2. The For-Profit Groups invest in central I.T. systems: Nord Anglia have developed the Nord Anglia University as a global CPD portal for teachers. GEMS have developed a share VLE for their schools and have introduced ‘blended learning’ programmes which have moved the process of teaching and learning away from the traditional model of a teacher standing in front of a class.
  3. The For-Profit Group invest in top talent for key leadership roles: GEMS have attracted top educationalists from around the world to drive their educational and IT learning strategies.

Looking into the Crystal Ball – Five Prophecies for the Future of Schooling 


So if we apply the principles of Dubai’s For-Profit sector to the global Learning-School problem, what solutions might we see? 

1. Education For-Profit will become the norm around the world. Not-for-Profit education is not equipped to meet the global demand for education, the inevitable consequence is that the For-Profit sector will fill the void. 
2. Being taught by a specialist teacher in a classroom at Secondary level will be a luxury. Technology won’t replace teachers everywhere – but it will in many places. In the future, it will only be Premium Secondary Education that will be delivered by specialist teachers in classrooms drawing on a range of real and virtual resources. Budget Secondary Education will not have subject teachers, but will be delivered totally through online courses on learning platforms. However, for many young people around the world this will be better than the present situation of receiving no education at all. Mid-Range Secondary Education will be delivered by “super-teachers” via Virtual-Reality Conferencing. The For-Profit will invest in new technologies in order to maximise the impact of teachers. 
3. Virtual Reality Teaching will be the disruptor of Secondary education. We also already have ‘Virtual Teaching’ through video conferencing which enables pupils around the world to be taught live by a remote teacher. Furthermore, ‘Virtual Reality’ already enables pupils to travel through time and space – to experience the ancient Colosseum in Rome, life in the trenches or a World-War One dog-fight with the Red Baron. Once these two technologies are combined so that we have ‘Virtual Reality Teaching’, it will be possible for a pupil can put on a headset and ‘feel’ as if they are in a real classroom with a world-class teacher, or be taken on a virtual school visit to any place in time and space.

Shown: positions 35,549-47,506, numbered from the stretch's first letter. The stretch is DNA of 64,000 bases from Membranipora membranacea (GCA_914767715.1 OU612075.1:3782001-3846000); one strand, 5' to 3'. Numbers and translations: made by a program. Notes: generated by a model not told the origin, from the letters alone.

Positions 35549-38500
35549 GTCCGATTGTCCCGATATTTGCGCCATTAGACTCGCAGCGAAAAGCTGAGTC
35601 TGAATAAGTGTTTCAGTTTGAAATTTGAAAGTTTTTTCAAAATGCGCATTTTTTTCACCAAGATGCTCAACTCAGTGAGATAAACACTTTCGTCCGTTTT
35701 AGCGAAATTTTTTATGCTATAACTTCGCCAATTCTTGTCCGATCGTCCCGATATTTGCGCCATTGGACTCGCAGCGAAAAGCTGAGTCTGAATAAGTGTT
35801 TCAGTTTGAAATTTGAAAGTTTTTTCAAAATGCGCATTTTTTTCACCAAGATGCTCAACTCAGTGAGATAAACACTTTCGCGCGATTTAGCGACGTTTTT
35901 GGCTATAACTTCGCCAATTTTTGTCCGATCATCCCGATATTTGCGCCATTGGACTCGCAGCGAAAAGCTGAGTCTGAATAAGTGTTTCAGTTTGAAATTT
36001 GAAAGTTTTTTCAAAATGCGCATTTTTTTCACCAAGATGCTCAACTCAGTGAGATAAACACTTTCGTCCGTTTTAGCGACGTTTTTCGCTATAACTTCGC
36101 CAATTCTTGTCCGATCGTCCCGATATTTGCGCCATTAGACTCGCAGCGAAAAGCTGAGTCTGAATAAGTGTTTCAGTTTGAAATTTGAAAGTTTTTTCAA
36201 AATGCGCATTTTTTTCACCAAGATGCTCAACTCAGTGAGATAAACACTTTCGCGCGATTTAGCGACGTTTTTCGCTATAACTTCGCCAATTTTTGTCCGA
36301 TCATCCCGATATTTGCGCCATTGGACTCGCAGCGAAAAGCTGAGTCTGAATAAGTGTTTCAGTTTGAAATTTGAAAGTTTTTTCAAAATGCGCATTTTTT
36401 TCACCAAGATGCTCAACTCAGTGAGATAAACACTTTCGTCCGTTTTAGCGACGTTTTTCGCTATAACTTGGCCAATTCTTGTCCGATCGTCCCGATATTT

“After Games, we’re going to make Oculus a platform for many other experiences. Imagine enjoying a courtside seat at a game, studying in a classroom of students and teachers all over the world, or consulting a doctor face-to-face – just by putting on your goggles at home.” Mark Zuckerberg
4. There will be ‘superstar teachers’ commanding very high salaries. One of the consequences of the rise of Virtual Reality Teaching is that there will be the rise of superstar teachers. The For-Profit sector has a proven record of investing in talent where it can made wider savings. It will inevitably pay to attract top talent, particularly in shortage subjects and their global educational networks will provide a platform which will enable great Virtual Reality teachers will be able to reach millions of students. These teachers will inevitably be very well paid and, given the nature of the C21, it is likely that they will be famous and become celebrities.
Humanoid 'Nao' robots Manufactured by
Aldebaran are being trialled
in S. Australia
5. Primary Teachers will be assisted by Robots. Young children at a formative stage of development need human interaction to shape their learning, thus it is highly unlikely that it will ever be possible to replace teachers in primary schools with technological solutions. One consequence of the predictions for secondary education outlined above is that primary schooling will need to teach the skills to enable young people to access non-classroom based forms of education. It is quite possible that robots will replace Teaching Assistants, performing basic instructive tasks such as teaching basic mathematics and listening to children read.